Between meeting President-Elect Donald Trump and running three companies, Tesla Motors Corp. (TSLA) CEO Elon Musk does not have much time for interviews and press conferences. Instead he uses Twitter (TWTR) to make major announcements or for conversations and updates. His tweet stream is a mix of humor, information, and a first-hand llook into the issues that occupy one of the world's most famous entrepreneurs and billionaires. He also uses Twitter to engage with fans and critics. 

There were many from the latter category in an especially volatile year for the company. After all, this was the year that Tesla ventured into mass production of electric cars, completed an acquisition of SolarCity Corp. (SCTY), despite strident opposition, and was showered with public outrage and negative media coverage for the death of a motorist who was using the Autopilot feature in a Tesla car.   

Through these events, Musk used Twitter to communicate with his severest critics. Here are three examples.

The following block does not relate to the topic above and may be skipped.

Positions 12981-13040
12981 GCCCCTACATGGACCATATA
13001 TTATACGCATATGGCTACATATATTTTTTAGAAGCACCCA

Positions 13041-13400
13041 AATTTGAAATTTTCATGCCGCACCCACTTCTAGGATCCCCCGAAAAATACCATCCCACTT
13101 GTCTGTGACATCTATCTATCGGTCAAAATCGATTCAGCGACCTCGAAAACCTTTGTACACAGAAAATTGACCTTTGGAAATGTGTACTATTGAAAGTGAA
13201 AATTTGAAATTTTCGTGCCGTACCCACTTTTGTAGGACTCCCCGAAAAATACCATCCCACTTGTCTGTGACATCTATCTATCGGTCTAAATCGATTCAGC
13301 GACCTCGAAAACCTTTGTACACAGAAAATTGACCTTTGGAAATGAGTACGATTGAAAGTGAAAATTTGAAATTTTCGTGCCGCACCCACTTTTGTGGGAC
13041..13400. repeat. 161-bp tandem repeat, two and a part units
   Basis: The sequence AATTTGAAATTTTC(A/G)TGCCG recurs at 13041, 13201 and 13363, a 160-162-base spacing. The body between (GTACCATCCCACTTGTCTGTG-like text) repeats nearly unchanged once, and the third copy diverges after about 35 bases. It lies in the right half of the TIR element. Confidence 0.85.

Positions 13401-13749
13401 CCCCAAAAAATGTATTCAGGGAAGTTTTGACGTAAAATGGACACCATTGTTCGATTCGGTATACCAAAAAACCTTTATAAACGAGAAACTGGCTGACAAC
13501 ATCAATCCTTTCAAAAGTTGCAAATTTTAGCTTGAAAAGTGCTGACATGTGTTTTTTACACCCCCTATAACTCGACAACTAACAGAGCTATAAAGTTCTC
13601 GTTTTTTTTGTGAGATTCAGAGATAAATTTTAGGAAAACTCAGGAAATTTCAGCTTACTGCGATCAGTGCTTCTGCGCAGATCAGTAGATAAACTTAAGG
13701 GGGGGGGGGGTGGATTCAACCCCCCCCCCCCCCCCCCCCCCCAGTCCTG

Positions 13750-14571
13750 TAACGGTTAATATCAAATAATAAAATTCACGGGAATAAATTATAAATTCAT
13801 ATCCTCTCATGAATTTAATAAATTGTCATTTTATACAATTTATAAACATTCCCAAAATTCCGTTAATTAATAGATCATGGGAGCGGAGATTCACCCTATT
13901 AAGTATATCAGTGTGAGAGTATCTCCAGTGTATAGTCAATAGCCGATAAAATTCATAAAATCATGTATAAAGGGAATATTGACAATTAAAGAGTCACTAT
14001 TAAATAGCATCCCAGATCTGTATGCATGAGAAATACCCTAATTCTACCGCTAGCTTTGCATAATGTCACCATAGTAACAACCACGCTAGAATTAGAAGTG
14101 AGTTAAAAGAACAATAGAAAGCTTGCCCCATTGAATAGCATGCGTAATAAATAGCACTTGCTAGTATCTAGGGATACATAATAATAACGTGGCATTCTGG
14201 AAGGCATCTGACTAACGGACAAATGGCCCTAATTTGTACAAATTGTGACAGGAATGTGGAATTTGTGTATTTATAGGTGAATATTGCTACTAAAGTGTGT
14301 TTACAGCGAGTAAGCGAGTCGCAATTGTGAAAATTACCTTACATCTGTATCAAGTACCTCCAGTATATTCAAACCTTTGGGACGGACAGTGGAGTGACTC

Tesla Driver's Autopilot Death

In July, Fortune writer Carol Loomis published a post on the magazine’s website charging the electric carmaker with withholding material information from investors during a large stock sale by Musk because it did not disclose the death of a Tesla driver who had used the company's autopilot feature. That set Musk off and he fired back at the magazine. In his tweets, Musk said that one million auto deaths worldwide would have been saved if Tesla’s autopilot feature was universally available. He accused Fortune of writing a “BS” article that increased its advertising revenue. Eventually though, the SEC opened an investigation into the Palo Alto company, which released an updated version of its Autopilot software in September.


Musk Takes on Coal CEO 

In October, Murray Energy CEO Robert E. Murray appeared on CNBC’s Squawk Box and called Tesla “a fraud” who “has gotten $2 billion from taxpayers.” Musk tweeted that the real fraud was denial of climate change and challenged Murray to a situation where both, renewable energy sources and coal, went down to zero subsidy. 

Taking On Fake News Trolls 

Right after the U.S. presidential election, when fake news became the topic du jour, Musk used Twitter to poke fun at the content from fake news sites. He has already been at the receiving end of several fake news articles. Musk linked to a fake news article and included a reference to a character from hit television show South Park before criticizing the fake story's the source and writing style. 

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